CIA Believes Bin Laden Escaped

Military officials have decided it's time to wrap up the searches of the massive Zawar Kili cave complex in eastern Afghanistan and go after targets elsewhere in the country.

"It's now time to go look elsewhere," Rear Adm. John Stufflebeem, deputy director of operations for the Joint Chiefs of Staff, said Monday.

In recent days, the Zawar Kili caves had been the focus of intense U.S. aerial strikes that have closed the entrances to dozens of the caverns. U.S. military officials believe the complex was being used as a staging post on the way to Pakistan by al Qaeda and Taliban networks. Precision-guided munitions from B-52 and B-1 bombers, as well as carrier-based F-18s, destroyed the buildings and sealed the caves, Stufflebeem said.

In an interview with ABCNEWS anchor Peter Jennings, Powell refused to say where U.S. forces would strike next in the war on terrorism. But Powell stressed that the Bush administration was not targeting specific countries — such as Somalia, Yemen, or the Philippines — but terrorist networks themselves.

"Rather than look for a specific country to go after, we're going after terrorism," Powell said. "We're going to go after terrorism wherever it is located. … In many of those instances, for example, Indonesia and the Philippines, they are concerned about their own home-grown terrorists and we will work with them to try to deal with the threat."

Powell also said U.S. military trainers would help the Philippine government and its armed forces to deal with terrorists who threaten both the interests of the Philippines and the United States.

Philippine deputy chief of staff for education and training Brig. Gen. Emmanuel Teodosio announced today that he and Brig. Gen. Donald Wurster, commander of the U.S. Special Operations Command, will oversee military exercises in the island nation focused on wiping out Abu Sayyaf, a Muslim extremist group linked to al Qaeda.

The exercises will involve 600 U.S. and 1,200 Philippine soldiers, and American personnel will be allowed be allowed to visit the front lines as observers, according to the Philippine official.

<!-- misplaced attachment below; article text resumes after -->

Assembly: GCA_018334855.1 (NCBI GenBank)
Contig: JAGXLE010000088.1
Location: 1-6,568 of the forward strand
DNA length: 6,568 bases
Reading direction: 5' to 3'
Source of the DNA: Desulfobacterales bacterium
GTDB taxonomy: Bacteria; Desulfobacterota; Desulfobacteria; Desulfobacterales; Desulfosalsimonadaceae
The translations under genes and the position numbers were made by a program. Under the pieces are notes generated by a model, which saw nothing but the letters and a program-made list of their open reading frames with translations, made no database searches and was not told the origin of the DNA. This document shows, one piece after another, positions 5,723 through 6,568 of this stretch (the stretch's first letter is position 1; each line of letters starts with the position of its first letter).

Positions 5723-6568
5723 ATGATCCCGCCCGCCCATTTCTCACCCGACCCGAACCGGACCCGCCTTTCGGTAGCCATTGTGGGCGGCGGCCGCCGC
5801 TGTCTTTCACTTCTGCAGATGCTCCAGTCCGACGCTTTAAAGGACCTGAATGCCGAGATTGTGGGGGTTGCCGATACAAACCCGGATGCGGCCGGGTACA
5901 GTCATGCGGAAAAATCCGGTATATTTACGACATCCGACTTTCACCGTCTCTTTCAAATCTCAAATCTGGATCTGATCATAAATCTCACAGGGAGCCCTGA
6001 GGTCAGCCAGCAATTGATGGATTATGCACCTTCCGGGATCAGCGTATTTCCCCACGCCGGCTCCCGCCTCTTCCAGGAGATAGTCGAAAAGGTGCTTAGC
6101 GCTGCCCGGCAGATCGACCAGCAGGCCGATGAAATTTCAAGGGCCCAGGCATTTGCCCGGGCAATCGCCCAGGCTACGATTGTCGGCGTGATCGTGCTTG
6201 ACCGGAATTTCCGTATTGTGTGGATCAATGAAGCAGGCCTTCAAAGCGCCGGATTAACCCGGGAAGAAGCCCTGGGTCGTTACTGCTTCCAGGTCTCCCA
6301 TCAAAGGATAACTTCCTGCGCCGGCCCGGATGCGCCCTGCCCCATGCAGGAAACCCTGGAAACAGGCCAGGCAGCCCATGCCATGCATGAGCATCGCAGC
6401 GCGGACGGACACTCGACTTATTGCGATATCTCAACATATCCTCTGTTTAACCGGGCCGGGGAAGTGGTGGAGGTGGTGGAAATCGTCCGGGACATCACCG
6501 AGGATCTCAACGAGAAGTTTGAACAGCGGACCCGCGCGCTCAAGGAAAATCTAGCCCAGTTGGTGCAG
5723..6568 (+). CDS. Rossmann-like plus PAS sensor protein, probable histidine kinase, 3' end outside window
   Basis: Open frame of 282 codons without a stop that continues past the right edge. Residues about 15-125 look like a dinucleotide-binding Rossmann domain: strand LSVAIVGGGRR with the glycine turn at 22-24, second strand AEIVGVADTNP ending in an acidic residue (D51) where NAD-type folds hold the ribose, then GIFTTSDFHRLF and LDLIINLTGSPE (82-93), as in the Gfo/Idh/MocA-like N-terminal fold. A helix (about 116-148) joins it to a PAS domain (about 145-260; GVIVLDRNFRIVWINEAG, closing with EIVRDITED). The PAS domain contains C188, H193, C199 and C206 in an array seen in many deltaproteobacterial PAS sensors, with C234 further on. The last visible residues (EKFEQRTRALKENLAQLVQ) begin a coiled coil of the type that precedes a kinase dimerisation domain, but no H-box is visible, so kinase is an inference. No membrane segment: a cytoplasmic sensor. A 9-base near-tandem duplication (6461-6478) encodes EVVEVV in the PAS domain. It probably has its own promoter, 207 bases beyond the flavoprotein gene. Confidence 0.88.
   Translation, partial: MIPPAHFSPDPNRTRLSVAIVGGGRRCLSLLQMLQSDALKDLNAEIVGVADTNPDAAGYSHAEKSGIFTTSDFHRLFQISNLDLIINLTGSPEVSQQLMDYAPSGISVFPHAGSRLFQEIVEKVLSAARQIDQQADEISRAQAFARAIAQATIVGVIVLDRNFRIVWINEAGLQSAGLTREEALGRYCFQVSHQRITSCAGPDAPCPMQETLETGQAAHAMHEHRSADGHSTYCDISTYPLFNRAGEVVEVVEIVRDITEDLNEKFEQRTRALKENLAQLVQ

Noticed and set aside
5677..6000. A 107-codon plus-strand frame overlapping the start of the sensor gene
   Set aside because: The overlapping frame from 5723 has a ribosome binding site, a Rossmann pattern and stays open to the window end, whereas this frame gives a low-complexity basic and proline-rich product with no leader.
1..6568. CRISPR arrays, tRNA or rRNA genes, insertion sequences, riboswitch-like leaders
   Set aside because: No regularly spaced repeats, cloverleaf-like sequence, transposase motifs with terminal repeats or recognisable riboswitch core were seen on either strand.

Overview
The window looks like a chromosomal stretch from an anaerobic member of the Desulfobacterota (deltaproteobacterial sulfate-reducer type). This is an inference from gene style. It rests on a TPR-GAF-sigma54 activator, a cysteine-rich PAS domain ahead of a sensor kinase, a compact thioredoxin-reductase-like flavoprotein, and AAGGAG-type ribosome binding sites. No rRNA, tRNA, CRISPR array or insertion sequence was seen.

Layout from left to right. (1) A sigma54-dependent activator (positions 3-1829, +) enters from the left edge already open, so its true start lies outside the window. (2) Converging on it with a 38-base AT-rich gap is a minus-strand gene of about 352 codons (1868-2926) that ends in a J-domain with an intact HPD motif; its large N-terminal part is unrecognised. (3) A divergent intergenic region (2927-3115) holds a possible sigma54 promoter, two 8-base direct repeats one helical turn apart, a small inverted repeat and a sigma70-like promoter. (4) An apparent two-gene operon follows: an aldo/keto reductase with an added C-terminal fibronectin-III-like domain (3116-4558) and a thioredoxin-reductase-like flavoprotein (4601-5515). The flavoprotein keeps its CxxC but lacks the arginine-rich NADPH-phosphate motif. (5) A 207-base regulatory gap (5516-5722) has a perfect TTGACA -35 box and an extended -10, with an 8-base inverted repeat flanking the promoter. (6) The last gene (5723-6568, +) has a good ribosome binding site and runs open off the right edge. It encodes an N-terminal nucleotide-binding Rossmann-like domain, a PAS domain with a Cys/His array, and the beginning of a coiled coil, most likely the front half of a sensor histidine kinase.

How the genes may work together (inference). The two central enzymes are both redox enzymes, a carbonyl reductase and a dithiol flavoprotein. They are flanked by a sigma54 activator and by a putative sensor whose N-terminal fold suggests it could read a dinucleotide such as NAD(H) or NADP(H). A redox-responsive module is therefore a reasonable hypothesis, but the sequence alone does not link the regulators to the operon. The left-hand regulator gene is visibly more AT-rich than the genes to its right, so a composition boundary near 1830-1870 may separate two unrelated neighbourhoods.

Afghan Warlord Supports Interim Government

Afghan Deputy Defense Minister Rashid Dostum, an Uzbek warlord with a history of switching sides, pledged his loyalty today to the interim Afghan government he initially criticized. Last month, Dostum took credit for the defeat of the Taliban in the region, but declared his opposition to the proposed provisional government of Hamid Karzai because he felt that his faction had not been treated fairly during talks in Bonn, Germany. Before his appointment as deputy defense minister, he had threatened to boycott the interim government.

Dostum has softerned his stance since then and today pledged his unconditional support for the interim Afghan government at a press conference. Still, he said Afghanistan would ultimately need to give power to regional leaders while it rebuilds from 22 years of war.

As Dostum pledged his support, the U.N. Security Council unanimously voted to lift a 1999 international ban in Ariana Afghan Airlines, Afghanistan's airline, and unfreeze its financial assets. The Security Council's decision was based on the routing of Taliban leadership and its replacement by the interim Afghan government. The decision will release Ariana's $23 million in assets to the interim government.

American Reportedly Kidnapped in Afghanistan

In other developments:

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